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Just my opinion, but . . .

I think the answer is right there in your OP title: "People who fear and hate . . ." The people you're talking about are operating from a position of emotional response. Not logic, or rational thought. "Fear and hate" automatically drive logic and reason right out the window and pretty much necessarily put "illogical thought and irrational response" in the driver's seat.

Case in point: I recently had a similar discussion with an acquaintance, who we'll call "Sara." Sara is allegedly a Mensa-level intelligence, with multiple Masters degrees in psychology, mathematics, and something else, and a PhD in statistical analysis, I believe. Long story short, I brought to her attention that although gun-ownership has increased nearly 100% from 30+ years ago, gun-related homicide has fallen over 49% over the same time span.

Didn't make a dent. In spite of the fact that I could show her several articles/charts from sources including the FBI, Scientific American, CNN, even the CDC, she refused to admit that the above was fact. Just flat refused.

It was very much like talking to a Flat-Earther (I've actually run into TWO of these morons). My point being that "Hate" and "Fear" trump intelligence, nearly every time.

On the other hand, I personally converted two formerly anti-gun people into pro-gun people merely by taking them shooting. I'd hazard a guess that again this had nothing to do with logic or reason. They simply enjoyed the experience (emotional response).

Like I said, just my opinion.
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Old July 27, 2018, 05:42 PM   #8
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The cave man hid in his cave from the wind, storms or thunder. Not understanding or having misinformation about gun keeps a lot of sheeple hiding & too scared to even openly talking about guns. There is a guy at work that said he was scared of me just for talking about guns.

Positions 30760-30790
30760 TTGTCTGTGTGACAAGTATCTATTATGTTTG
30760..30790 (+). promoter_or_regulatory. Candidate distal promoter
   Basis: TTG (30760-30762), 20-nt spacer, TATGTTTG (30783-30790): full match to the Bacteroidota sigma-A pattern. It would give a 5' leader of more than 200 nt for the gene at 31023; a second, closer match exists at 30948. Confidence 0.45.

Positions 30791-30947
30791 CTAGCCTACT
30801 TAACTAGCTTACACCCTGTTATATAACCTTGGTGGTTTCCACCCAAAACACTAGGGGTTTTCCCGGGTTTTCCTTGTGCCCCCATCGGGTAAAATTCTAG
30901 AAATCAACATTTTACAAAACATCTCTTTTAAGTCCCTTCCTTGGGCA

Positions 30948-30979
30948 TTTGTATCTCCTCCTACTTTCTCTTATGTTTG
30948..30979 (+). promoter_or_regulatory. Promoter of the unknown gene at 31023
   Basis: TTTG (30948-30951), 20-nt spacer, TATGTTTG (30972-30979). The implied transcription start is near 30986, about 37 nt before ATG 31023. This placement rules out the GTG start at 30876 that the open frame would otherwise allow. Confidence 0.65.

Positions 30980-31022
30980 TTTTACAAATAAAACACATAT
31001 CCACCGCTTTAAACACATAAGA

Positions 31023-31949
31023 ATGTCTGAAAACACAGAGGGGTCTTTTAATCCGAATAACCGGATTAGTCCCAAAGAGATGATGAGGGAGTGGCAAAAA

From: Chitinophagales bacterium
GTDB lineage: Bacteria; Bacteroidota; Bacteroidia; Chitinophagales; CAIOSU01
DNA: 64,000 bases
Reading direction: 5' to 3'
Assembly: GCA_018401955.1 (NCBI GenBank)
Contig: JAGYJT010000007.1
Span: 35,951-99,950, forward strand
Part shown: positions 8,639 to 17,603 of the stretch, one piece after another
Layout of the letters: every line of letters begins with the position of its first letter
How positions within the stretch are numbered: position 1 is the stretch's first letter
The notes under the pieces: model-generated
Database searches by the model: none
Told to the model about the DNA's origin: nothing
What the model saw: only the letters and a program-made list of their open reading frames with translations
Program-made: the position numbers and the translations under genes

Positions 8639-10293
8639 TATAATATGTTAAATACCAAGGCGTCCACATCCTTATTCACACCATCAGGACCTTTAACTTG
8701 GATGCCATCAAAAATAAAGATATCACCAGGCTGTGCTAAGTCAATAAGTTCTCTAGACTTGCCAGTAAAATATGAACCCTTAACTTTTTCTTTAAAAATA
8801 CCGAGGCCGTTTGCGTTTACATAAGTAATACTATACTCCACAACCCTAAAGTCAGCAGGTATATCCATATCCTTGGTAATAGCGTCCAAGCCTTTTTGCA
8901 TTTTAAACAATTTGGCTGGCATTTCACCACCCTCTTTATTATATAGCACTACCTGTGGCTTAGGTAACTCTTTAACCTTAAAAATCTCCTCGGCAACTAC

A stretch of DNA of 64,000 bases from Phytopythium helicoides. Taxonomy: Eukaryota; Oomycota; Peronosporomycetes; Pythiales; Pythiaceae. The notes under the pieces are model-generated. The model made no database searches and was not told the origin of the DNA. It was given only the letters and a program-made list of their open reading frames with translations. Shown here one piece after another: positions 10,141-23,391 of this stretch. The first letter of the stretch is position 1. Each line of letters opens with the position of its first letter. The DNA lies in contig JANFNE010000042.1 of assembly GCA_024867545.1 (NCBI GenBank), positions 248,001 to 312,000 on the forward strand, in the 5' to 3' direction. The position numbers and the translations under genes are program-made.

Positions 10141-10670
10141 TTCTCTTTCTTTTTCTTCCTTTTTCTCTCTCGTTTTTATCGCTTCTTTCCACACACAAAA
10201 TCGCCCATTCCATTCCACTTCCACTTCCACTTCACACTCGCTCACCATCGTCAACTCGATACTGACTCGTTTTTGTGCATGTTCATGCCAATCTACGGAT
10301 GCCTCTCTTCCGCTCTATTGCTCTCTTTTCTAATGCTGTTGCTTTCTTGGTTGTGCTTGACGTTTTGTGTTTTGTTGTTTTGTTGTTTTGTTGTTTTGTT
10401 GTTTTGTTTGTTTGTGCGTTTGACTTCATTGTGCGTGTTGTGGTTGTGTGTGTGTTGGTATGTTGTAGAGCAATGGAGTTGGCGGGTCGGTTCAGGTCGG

There are still some that hide inside from thunderstorms so I not sure if we can reach everyone with the truth about guns.
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Old July 27, 2018, 05:57 PM   #9
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My wife grew up in a house with a cruel and irresponsible gun owner. She hates guns and I am sympathetic because they were used as an instrument to terrorize her when she was a girl. Consequently her attitude with me and guns is "I trust you, but I don't want to see them." They stay locked up and I clean them when she isn't around. I shoot at a range and I don't talk to her about my hobby. It's a bit of a bummer, but I am not going to try to inflict what I enjoy on her.

I think that's an important thing to remember as gun owners. Violence involving guns happens a lot. That means a lot of people have trauma related to guns. That should not give them the right to infringe on our rights, but it should give us some sympathy to stuff like hostile reactions to open carry events and fear about guns.
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Old July 27, 2018, 05:59 PM   #10
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Most people I've run into who are serious-anti's have never shot a gun. "Xenophobia", fear of the unknown.
I (usually) offer to let them go shooting with me, their choice of handguns or Barrett .50.
Virtually all want to shoot the Barrett. They also seem to have a blast and they all want slow motion video of them shooting a .50 BMG.

Most also realize that guns don't go off by themselves.